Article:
Sex and inbreeding (in bees).

By Peter Dearden 24/06/2014 1

Peter K Dearden

Tomorrow I am speaking at the National Bee Keepers Association conference in Whanganui and thought I might write a bit about what we have been doing to help me get things clear.

Much of my research work is on bees; trying to learn how they work, trying to find new ways to protect them and, occasionally doing research to help the beekeeping industry.

Beekeeping is a reasonably large business in New Zealand, making over $100 Million per annum in bee-related exports. More importantly, it is estimated that Bees bring $5.1 Billion each year to the New Zealand economy through pollination. Bees are a vital part of our primary production sector and we need to care about them.

Bees in New Zealand are undergoing, or have had, a kind of population crash. This is due to the incursion of the Varroa mite, a small mite that reduces the viability of the hive by attacking brood (young) and carrying viruses between bees. Without management, honeybee hives with Varroa will die. All those feral hives, which have lived for years in old trees and in town belts have died, or are dying. Managed beehive numbers are increasing, but sadly all those feral bees populations have gone.

This is a big issue for pollination, as feral bees probably played a significant role in many areas, particularly in clover pollination. This population crash also has implications for bee genetics. As the population of a species decreases, inbreeding is more likely, and inbreeding is particularly damaging to bees.

Bees are odd. They are weird animals in all kinds of ways, but the weirdness that is important here is to do with gender. Bees come in three forms; Queens and workers, both female, and Drones, male. Females come from fertilised eggs; they have two copies of each of their 16 chromosomes and are thus diploid. Males come from unfertilised eggs, they have one copy of their genome and are haploid. An early honeybee embryo needs to decide if it is male or female by working out if it is haploid or diploid. To do this, it counts. It counts the number of different versions it has of one single gene in the genome, a gene called ‘complementary sex determiner’ or csd. We call the variants of a gene ‘alleles’. If an organism is diploid, (it has two copies of its genome in each cell) it can have up to two versions of each gene in its genome – two alleles. If it is haploid it can only have one. So your honeybee embryo will count, through an as yet unknown process, the number of alleles of csd it has. If it finds two, it turns female, if it finds one it turns male. Simple right!

The problems occur if the bee embryo is diploid, but both copies of its csd gene are identical. If this is the case it can only count one allele, and it inappropriately turns male. Diploid males are killed by worker bees.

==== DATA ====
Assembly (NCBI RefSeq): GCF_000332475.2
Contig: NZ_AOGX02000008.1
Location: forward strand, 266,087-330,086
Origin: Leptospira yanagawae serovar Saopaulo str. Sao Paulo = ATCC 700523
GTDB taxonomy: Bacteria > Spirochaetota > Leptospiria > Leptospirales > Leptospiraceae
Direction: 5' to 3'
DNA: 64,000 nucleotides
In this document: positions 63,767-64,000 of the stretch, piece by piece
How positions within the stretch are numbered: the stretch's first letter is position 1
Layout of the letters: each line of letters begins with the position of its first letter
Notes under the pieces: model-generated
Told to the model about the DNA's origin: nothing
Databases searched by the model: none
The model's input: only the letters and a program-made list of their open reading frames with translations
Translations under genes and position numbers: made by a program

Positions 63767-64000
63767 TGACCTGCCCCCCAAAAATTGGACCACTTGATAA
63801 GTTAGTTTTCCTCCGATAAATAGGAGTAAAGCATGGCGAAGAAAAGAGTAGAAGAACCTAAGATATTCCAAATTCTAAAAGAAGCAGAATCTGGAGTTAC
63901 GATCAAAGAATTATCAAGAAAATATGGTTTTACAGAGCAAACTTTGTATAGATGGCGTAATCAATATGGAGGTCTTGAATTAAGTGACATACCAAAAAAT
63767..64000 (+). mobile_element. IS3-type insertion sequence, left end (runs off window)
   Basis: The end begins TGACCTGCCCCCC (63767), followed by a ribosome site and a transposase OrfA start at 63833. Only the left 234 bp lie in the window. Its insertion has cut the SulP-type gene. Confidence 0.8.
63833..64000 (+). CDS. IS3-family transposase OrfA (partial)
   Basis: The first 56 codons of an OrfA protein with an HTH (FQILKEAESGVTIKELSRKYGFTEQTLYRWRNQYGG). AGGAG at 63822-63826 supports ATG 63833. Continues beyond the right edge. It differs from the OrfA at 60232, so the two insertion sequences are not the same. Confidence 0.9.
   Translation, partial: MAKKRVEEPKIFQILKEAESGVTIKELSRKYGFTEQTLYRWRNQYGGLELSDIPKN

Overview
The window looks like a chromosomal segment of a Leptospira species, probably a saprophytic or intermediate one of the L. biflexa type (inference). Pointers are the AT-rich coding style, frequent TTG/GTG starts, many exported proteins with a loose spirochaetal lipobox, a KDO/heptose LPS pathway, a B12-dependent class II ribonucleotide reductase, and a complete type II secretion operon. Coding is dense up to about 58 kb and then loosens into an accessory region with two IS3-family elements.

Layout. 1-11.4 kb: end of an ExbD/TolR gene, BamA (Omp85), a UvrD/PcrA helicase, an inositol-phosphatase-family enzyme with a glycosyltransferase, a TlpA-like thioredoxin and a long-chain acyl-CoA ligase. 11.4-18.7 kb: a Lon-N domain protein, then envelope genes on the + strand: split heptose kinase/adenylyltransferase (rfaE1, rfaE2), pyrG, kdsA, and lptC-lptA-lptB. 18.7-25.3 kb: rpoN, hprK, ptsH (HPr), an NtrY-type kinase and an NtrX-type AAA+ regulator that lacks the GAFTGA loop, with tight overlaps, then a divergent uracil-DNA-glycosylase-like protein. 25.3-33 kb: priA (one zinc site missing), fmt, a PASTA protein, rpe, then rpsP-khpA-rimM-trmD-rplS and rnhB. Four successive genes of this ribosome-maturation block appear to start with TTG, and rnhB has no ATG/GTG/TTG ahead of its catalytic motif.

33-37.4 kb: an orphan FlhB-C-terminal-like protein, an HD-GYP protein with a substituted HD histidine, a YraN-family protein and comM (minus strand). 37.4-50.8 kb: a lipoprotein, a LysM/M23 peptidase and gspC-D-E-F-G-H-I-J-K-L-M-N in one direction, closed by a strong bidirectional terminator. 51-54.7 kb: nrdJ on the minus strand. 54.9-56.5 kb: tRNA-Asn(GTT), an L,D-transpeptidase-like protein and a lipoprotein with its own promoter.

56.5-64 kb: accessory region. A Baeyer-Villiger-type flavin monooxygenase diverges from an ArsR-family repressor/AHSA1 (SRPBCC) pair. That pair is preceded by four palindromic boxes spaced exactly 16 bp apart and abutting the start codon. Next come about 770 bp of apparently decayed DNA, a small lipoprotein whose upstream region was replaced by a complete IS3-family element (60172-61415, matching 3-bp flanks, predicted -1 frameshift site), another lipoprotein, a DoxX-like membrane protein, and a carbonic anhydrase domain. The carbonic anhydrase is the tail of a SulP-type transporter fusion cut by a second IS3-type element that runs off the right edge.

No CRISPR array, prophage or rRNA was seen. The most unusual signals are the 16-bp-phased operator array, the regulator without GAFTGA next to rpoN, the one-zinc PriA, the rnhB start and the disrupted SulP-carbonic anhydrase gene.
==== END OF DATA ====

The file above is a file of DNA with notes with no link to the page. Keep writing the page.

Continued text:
So honeybee health is linked to the number of alleles of csd present in the honeybee population. If you have lots of alleles, lots of variation, then the chances of any diploid bee getting two alleles that are the same is low. If genetic variation at the csd gene is low, then the chance of a diploid bee having two alleles the same is high. In this case, the workers kill the brood and the hive becomes much less productive.

In New Zealand we have had limited importation of bees. All honeybees have been imported into New Zealand, often in difficult circumstances. We also now have all our feral bees being killed by Varroa. As the population of bees decreases, so does genetic variation, so do the number of csd alleles in the population. Is it possible that our decreasing bee numbers is a threat to their unusual sex-determining system?

To address this question my lab, funded by AgMARDT  developed a genetic test for csd alleles, and for the last year we have been screening alleles from beekeepers around the country, funded by the fantastic Sustainable Farming Fund of MPI.

So what have we found? We have screened over 2000 bee samples from around the country and found, so far, 72 csd alleles. This is a relief. New Zealand has enough csd diversity without importing more bees, to deal with the Varroa challenge. Sometimes science gives you the answer!

Our work has also shown that there are some bee operations, often with selective breeding programmes, that need to worry about their number of csd alleles. We hope our work will enable us to help them maintain diversity. Our test is now commercially available (through the awesone Dnature ) which should allow beekeepers to monitor their own diversity if they are worried.

So we have learnt that we need to manage csd variation, but there is no crisis in New Zealand. Good news! I have also learnt how rewarding working with industry can be. I’d like to thank all those beekeepers that have helped us out. It is a privilege to work with such a well-informed and proactive group of people.

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